How To Successfully Collect Sectional Title Levies Past The Due Date

Collecting levies from owners/members of sectional title units are distressful for most managing agents and trustees of bodies corporate.  The most common way would be by the issue of summons. The managing agent representing a body corporate instructs an attorney to issue a summons for the arrears outstanding on the unit. This is widely used in collecting outstanding arrears but is beset with pitfalls.

The practical difficulties with the summons procedure

After serving a summons it can take two to three months to obtain a judgment, if one is fortunate, by which time the owner has fallen further into arrears.

Managing agents and trustees should be mindful of the fact that, especially in the Johannesburg Magistrate’s Court, it is becoming more difficult to obtain a judgment because of administration difficulties.

Delaying difficulties with the summons procedure

To delay payment of arrears, unnecessary legal costs are incurred by unscrupulous owners who instruct creative attorneys to defend a summons.  When the matter comes to court, the levies are substantial.  It can take up to eighteen months for a case to be heard in court.  During this period, invariably no levies or utility fees are being paid but there is a way to deal with such owners.

After judgment has been granted

After obtaining a judgment, attachment of the movable assets of the owner follows.

It is imperative for Trustees of bodies corporate to always be in possession of the current address of the owner. The unit is usually rented and it would be futile instructing the sheriff to attach the movable goods in the unit, if the furniture and appliances belong to the tenant, unless the unit is let fully furnished.

The sheriff often finds insufficient movable assets to attach to the owner’s residence. At this stage, many practitioners instruct the sheriff to remove the goods attached and arrange for a sale in execution.  This practice views this method a waste of time and because, pending on the sale of the assets, they are stored at the sheriff’s warehouse at considerable expense, which expense must be borne by the body corporate. These proceeds are often insufficient to cover the storage and removal costs, which increases the costs and claim even further.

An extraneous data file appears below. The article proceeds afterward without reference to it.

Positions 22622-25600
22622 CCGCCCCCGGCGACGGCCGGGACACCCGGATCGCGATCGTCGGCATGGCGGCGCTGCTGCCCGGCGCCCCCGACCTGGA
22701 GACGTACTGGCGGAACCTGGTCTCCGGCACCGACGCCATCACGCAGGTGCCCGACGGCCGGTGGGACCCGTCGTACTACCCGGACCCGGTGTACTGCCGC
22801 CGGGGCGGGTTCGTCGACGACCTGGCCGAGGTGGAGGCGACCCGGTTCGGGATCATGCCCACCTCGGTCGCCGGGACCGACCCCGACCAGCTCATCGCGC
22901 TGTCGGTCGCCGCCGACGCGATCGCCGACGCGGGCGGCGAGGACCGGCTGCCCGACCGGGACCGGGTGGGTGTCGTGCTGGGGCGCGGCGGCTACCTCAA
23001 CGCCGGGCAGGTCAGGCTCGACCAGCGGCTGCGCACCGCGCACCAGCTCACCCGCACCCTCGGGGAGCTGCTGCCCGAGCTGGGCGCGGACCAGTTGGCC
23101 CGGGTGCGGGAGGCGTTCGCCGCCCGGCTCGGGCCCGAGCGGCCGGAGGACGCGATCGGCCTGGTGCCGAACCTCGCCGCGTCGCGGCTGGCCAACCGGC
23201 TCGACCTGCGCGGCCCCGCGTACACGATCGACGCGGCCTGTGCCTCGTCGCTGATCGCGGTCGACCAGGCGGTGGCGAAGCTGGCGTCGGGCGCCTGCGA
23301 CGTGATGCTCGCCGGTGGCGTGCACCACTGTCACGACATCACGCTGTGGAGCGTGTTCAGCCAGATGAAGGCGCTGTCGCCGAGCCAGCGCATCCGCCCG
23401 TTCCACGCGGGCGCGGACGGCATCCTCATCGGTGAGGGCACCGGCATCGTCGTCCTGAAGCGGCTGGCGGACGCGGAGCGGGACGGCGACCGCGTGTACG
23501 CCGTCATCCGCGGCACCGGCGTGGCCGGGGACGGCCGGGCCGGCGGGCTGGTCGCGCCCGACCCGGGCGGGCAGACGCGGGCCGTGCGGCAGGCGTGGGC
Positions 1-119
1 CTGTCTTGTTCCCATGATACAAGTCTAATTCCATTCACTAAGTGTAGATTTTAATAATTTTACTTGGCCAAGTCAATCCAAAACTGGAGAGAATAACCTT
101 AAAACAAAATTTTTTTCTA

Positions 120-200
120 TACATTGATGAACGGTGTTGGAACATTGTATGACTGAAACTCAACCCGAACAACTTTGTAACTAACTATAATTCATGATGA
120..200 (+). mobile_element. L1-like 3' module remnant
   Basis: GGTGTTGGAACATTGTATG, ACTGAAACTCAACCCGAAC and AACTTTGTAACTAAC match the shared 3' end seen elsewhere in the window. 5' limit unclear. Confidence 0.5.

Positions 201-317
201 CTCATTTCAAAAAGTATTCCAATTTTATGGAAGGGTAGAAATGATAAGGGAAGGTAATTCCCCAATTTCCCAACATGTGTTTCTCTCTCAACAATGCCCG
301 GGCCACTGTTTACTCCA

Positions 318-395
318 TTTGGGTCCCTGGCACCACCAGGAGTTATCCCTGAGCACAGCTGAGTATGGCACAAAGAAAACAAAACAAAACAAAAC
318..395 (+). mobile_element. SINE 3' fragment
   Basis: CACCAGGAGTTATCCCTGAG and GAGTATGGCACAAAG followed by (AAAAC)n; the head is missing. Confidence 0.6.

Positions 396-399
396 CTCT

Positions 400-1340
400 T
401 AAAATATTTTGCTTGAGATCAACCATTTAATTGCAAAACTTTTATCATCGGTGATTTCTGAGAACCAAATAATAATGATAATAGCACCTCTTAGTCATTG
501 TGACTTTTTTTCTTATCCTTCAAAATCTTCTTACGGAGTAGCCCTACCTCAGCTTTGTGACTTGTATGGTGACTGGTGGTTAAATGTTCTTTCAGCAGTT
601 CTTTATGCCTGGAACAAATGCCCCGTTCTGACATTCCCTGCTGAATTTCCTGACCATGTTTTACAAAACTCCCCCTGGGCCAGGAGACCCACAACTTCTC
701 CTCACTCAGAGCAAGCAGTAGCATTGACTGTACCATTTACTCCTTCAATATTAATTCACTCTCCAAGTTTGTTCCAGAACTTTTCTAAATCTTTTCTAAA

Attorneys who bring an application to sell the owner’s immovable property find it takes time and often, by the time that the court authorizes the sale, there is already a judgment against the immovable property of the bondholder.

Bondholders control the sale of the immovable property, in that they can dictate the price at which the property is to be sold. The body corporate has no say when the sheriff sells a property.  As transfer will not take place without a clearance certificate from the managing agent, the new owner will be liable to pay the arrears owed to the body corporate and the legal costs in full when the bondholder consents to the sale.

JA Attorneys specialize in sectional title debt collection matters. Be sure to contact us for immediate assistance regarding your matter.